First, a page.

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Australia to make social networks potentially accountable for content

Australia Prime Minister announced the government wants social media platforms to reveal the identity of malicious users and make them responsible for the content published if they don't. But the implementation of the law will not be short of challenges.

Scott Morrison, Prime Minister of Australia
“I want to make sure Australians are safe online” said Scott Morrison, Prime Minister of Australia on a press conference about a new law to make Facebook, Twitter and the likes accountable for comments published on their platforms | © All rights reserved, November 2021

On November 28, Prime Minister Scott Morrison announced a new law would be built to tackle online trolling on social media.

The text is supposed to be drafted and presented to the parliament early next year. But drafting and implementing a law on the responsibility of content published online may seem common sense but doesn't come without any challenges.

The objective is to make social media companies like Facebook and Twitter considered as publishers if they cannot identify authors behind defamatory or trolling content. They could be legally accountable for the content published on their platforms.

The new law would allow courts to force media companies disclose the identity of users, which would then allow defamation cases be brought in court.

Furthermore, Scott Morrison considers that "digital platforms must have proper processes to enable the take down" of defamatory content.

But Facebook could argue a process already exists. In Vietnam, Facebook even shut down a network that maliciously used the process by mass reporting content or profiles to be taken down.

Moreover, details about users may not be correct when people can register via a simple email or change their IP addresses through virtual personal networks (VPNs), and appear outside of Australia.

Then, users could be wary of giving out personal details since users' information is the basis of Facebook's business model. And they are even more likely to give wrong information when they intend to troll someone.

A law in India challenged over privacy rights

And then, also come privacy rights, which a company like Snapchat or several messaging apps advocate for. A law requiring the possible identification of users at anytime would force companies to store personal data.

In India, Twitter or Facebook can be considered as publishers and lose their role as intermediary platforms if they don't abide by a Federal law passed last May. In a country that actively blocks Internet access for political motives, it requires platforms to remove content at the request of authorities within 36 hours and identify the person first responsible for posting viral content.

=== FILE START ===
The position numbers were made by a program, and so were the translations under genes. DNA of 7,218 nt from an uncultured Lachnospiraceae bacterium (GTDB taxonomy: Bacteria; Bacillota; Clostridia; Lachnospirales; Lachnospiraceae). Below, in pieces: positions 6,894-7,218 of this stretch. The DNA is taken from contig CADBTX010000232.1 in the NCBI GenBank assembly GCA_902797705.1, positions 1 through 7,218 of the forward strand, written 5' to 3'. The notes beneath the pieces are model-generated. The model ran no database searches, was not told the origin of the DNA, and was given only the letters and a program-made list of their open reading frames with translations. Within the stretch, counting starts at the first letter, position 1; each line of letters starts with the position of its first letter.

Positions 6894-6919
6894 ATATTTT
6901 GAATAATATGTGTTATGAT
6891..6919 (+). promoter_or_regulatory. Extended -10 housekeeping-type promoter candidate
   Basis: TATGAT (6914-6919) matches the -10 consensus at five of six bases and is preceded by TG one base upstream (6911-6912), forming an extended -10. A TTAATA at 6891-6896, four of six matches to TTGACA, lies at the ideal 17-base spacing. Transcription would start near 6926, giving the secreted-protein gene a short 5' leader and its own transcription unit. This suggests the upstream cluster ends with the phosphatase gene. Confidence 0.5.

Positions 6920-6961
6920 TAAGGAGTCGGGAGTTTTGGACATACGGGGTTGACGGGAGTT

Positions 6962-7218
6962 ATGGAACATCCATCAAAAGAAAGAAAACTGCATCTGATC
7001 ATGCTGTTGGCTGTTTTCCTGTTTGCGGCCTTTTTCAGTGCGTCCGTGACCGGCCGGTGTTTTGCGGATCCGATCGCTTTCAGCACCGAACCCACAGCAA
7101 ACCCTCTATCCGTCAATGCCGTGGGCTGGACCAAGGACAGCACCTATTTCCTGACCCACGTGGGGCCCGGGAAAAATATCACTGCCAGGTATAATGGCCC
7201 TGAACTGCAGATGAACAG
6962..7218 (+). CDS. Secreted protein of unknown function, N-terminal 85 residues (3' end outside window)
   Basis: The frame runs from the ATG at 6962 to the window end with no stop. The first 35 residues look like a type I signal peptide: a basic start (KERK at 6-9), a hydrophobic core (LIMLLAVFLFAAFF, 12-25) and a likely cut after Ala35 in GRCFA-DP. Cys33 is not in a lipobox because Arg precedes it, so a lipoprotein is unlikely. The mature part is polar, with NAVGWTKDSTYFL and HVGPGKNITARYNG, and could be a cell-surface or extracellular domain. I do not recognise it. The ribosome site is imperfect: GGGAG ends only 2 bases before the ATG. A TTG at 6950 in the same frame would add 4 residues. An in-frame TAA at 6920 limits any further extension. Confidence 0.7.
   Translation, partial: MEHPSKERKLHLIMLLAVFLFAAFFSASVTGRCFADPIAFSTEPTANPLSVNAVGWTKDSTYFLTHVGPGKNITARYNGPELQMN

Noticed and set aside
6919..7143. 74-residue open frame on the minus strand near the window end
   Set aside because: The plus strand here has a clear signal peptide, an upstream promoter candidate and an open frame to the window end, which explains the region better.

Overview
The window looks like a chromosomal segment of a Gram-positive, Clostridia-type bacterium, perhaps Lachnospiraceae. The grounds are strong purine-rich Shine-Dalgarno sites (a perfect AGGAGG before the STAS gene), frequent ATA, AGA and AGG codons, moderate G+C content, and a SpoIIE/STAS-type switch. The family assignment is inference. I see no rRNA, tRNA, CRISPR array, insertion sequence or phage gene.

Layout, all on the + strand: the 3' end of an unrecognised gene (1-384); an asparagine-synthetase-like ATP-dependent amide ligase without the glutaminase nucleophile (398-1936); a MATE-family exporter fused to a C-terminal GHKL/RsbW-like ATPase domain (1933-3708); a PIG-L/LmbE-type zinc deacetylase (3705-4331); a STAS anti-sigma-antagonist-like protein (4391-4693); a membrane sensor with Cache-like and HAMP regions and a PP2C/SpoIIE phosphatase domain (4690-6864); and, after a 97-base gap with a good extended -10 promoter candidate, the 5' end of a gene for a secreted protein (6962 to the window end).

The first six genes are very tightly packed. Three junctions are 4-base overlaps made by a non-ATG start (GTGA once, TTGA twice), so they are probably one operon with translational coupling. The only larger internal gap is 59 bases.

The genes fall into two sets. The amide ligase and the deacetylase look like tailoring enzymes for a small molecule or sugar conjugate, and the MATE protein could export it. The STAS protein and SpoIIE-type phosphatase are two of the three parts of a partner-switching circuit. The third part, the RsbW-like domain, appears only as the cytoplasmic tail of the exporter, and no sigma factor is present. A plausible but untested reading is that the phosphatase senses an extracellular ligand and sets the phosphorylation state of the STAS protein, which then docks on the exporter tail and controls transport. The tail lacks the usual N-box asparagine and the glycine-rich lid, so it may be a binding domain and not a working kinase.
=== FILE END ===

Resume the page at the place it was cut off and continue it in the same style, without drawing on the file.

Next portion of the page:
But WhatsApp, a company owned by Meta, filed a lawsuit to the High Court of Delhi against the government for a violation of privacy rights. The company argues such request would require the messaging app to store all personal data and the history of messages about all its users in case a request comes.

Australian Prime Minister said he would be ready to challenge social media companies in court if they refuse to release personal data.

A response to Australia's High Court ruling

Moreover, by putting the responsibility of content on platforms, the new law is expected to go against a recent justice decision in Australia.

Attorney-general Michaelia Cash considers that "the reforms will also ensure everyday Australians and Australian organizations with a social media page are not legally considered publishers and cannot be held liable for any defamatory comments posted on their page, providing them with certainty".

This statement made clear this was in response to the High Court ruling about the Voller case.

Dylan Voller is a former youth detainee whose detention was documented on a TV program. He brought a civil case for defamation against Fairfax Media, Nationwide News and Sky News claiming news publications should have known there was a risk for defamatory observations on the articles posted online about him.

In September, the High Court ruled that news media were responsible for third party comments on their Facebook pages. It upheld the New South Wales Court of Appeal decision from June last year.

Removing responsibility of page owners for comments on Facebook posts

Right now, if organizations post a news story on their page, the news media would be considered responsible for the comments made by third users on the post. The same would happen for an individual managing a Facebook page.

After the High Court decision, CNN then decided to remove access to Australian users from their Facebook page because of risks of defamation cases.

Australia has been actively trying to regulate online activity. Last year, a new law made Facebook and Google pay news publishers for using their content in news feeds and search results. In February, Facebook banned news to be shared on its platform in Australia for a few days before retracting the move.

In July, Christian Porter, minister for Industry, Science and Technology at the time, wanted social networking sites to request parental permission before children can open an account. But he also conceded such a law would be difficult to draft and implement, hoping Facebook would agree without the need of a legislation.

Read more about Australia

Source
Combatting online trolls and strengthening defamation laws, Prime minister of Australia, November 2021, Free access

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